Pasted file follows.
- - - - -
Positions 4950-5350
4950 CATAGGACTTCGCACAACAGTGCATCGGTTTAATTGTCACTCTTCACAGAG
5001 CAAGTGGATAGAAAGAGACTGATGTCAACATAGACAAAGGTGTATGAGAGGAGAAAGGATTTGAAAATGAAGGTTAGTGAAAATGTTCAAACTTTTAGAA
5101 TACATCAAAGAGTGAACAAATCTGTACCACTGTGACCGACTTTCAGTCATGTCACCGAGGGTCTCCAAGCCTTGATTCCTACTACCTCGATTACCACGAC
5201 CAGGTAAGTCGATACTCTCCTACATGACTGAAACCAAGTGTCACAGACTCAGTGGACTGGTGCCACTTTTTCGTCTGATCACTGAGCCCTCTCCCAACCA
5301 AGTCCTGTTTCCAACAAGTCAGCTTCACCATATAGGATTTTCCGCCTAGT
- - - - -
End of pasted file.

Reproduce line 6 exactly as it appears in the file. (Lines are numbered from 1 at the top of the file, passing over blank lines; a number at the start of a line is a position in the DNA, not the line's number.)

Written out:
5301 AGTCCTGTTTCCAACAAGTCAGCTTCACCATATAGGATTTTCCGCCTAGT